terrorism of slavery in America, all our talk-show punditry and every-asshole-is-an-expert blogger and their slavery analogies do nothing but belittle the African slave trade in ways that make the very mention of slavery an excuse for the average white person within ear shot to mentally and emotionally check out because, hey, he never owned slaves and you — with your college degree and upwardly mobile intentions — you never were a slave.

Case closed.

However, what we talk about when we talk about slavery so much and so irresponsibly turns us into nothing more than a bunch of black Chicken Littles. No one is gonna believe how horribly real and far-reaching the manifestation of slavery remains if we keep referring to corporate office suites as “plantations,” to our white bosses as “masters” and to any and all chain iconography in popular culture as “shackles.” By the way, I haven’t witnessed anything but envy and idolatry for name brand black rappers who still insist on rocking gold chains and obnoxious-face watches.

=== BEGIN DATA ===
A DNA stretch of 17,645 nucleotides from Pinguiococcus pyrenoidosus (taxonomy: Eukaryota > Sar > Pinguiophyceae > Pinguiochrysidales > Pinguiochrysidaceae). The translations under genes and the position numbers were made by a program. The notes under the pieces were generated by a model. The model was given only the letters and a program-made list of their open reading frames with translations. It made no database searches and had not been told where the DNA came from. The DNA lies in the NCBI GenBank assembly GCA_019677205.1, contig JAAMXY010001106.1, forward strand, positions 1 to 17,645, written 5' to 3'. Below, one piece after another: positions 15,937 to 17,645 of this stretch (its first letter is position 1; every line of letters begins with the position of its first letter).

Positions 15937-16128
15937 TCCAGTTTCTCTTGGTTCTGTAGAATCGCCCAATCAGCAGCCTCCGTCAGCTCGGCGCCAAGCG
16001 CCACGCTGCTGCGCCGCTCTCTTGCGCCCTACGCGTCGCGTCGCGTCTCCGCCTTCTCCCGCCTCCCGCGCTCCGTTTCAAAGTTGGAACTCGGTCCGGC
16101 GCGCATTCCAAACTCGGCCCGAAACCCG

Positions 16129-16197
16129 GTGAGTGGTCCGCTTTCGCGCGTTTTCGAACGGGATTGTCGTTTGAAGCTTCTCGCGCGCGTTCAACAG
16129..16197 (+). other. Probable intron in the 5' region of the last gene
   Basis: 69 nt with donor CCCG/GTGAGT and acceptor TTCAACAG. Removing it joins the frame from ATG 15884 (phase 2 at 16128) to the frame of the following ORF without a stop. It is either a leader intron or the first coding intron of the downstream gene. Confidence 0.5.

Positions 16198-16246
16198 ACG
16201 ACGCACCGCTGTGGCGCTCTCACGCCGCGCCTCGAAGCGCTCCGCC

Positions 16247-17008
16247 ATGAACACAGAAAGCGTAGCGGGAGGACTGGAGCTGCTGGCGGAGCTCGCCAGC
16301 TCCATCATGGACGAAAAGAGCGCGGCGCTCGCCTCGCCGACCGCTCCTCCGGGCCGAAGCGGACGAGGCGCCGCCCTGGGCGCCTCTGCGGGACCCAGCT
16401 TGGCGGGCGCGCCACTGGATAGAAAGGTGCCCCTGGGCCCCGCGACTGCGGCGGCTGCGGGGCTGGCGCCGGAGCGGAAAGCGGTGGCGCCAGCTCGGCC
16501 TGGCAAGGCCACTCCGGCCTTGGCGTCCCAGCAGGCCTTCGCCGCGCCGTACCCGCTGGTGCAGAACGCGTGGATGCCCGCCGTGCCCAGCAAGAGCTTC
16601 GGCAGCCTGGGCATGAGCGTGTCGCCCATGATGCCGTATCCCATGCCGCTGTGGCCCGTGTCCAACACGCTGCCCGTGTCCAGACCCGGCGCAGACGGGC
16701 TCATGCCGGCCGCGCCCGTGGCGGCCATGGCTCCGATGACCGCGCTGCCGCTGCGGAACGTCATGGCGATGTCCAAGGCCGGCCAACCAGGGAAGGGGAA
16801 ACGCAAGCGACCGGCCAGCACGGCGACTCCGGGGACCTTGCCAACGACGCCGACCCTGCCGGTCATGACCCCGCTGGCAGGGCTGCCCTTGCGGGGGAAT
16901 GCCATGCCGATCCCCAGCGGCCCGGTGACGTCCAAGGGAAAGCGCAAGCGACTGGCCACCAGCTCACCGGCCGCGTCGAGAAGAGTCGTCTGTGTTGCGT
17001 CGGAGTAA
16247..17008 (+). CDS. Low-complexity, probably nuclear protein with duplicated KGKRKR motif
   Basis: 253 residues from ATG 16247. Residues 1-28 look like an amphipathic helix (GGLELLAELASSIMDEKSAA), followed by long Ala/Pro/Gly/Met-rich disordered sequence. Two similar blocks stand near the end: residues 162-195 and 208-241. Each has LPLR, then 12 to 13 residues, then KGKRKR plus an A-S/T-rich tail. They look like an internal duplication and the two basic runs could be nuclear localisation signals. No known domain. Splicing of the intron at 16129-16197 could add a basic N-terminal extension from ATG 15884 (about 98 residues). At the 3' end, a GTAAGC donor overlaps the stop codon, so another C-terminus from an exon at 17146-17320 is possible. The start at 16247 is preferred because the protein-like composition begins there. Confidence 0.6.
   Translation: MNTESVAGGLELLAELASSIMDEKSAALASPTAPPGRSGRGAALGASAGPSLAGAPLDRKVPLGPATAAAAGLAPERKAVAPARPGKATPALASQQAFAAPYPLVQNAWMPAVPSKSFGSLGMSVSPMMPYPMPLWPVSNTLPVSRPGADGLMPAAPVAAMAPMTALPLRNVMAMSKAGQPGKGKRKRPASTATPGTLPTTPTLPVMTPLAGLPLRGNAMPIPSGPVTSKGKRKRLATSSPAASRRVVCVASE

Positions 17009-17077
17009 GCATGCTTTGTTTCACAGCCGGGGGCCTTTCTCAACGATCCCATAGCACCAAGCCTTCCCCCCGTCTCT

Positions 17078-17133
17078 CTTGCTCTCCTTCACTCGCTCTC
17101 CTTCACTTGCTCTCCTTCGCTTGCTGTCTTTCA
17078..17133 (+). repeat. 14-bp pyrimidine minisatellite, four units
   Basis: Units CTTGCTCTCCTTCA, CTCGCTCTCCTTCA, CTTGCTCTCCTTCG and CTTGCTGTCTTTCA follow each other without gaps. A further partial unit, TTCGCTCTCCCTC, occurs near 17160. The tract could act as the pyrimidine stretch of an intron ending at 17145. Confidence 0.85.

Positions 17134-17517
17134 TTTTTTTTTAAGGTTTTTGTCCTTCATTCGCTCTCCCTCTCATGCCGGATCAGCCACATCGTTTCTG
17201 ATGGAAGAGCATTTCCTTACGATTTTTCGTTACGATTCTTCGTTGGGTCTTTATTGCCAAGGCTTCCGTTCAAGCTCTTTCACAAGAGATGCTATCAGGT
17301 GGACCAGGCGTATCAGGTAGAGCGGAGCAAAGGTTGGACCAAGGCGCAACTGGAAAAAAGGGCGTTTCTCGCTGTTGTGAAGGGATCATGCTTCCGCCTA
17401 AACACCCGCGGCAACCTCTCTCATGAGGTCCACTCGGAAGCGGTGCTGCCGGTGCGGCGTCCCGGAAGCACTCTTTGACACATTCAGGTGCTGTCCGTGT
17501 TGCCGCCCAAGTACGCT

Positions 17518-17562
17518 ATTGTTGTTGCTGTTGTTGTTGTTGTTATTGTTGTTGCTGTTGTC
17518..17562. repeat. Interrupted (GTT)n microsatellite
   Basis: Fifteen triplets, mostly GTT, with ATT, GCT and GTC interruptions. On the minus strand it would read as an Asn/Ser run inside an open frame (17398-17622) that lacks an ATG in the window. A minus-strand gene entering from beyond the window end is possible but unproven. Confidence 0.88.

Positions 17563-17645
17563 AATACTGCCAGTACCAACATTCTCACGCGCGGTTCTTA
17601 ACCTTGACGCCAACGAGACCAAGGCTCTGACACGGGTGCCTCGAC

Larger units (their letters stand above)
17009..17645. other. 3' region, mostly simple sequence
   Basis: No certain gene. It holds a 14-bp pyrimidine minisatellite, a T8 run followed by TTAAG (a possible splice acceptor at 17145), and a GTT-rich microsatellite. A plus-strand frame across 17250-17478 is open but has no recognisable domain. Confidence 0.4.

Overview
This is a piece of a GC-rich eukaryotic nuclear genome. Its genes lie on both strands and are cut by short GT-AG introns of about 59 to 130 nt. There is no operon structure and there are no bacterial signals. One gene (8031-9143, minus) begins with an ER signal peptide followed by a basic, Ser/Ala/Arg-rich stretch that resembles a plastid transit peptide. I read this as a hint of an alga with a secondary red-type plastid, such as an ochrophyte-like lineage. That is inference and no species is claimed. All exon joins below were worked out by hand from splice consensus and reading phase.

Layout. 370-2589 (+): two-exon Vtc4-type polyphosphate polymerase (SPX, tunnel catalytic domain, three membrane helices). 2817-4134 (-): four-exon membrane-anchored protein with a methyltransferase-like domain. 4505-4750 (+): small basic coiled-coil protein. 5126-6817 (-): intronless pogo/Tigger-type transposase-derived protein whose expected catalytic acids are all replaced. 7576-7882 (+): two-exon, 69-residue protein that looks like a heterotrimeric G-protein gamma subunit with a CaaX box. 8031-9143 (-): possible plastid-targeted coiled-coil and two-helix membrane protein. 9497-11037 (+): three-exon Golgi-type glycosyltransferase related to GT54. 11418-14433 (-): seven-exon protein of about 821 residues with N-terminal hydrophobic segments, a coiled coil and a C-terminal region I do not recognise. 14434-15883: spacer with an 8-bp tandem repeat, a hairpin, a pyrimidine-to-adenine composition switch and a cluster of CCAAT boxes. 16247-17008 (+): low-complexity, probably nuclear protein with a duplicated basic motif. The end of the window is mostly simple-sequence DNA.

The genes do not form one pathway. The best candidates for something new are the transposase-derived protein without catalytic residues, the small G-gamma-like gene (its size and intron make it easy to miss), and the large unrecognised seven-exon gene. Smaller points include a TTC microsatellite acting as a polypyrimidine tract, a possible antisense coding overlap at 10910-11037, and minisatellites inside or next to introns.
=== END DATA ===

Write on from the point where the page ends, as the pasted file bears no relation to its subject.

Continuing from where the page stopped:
If those ain’t shackles, then Kunta Kinte ain’t hawking a Reading Rainbow iPad app.

And he is.

Another case closed.

Furthermore, misguided and misplaced slave metaphors make also-ran spokesmen of people like Jesse Jackson who was never taken seriously as a presidential candidate, decried the one viable black candidate the country’s ever seen but then cried like a bitch-ass when that viable black man was elected. 

Take note that before and since, Jackson has been trying to find footing as an angry black man in rhyming verse. Please also note that mainstream white media defaults to him in cyclical fits of laziness; boggling, since angry black men in this country come a dime a dozen.

Kinda like slaves did.

My bad. I digress.

We were talking about the spectacular nature of new-new black slavery.

Adidas started showing images of its JS Roundhouse Mid, designed by Jeremy Scott, awhile back and the masses of anonymous sneaker freaks checking in online seemed to love it. But as soon as Adidas posted an official Facebook page for the sneaker — with its plastic orange chain connected to a Velcro-strapped ankle cuff — Chicken Little blacks, with Jackson among the chorus, went ape shit.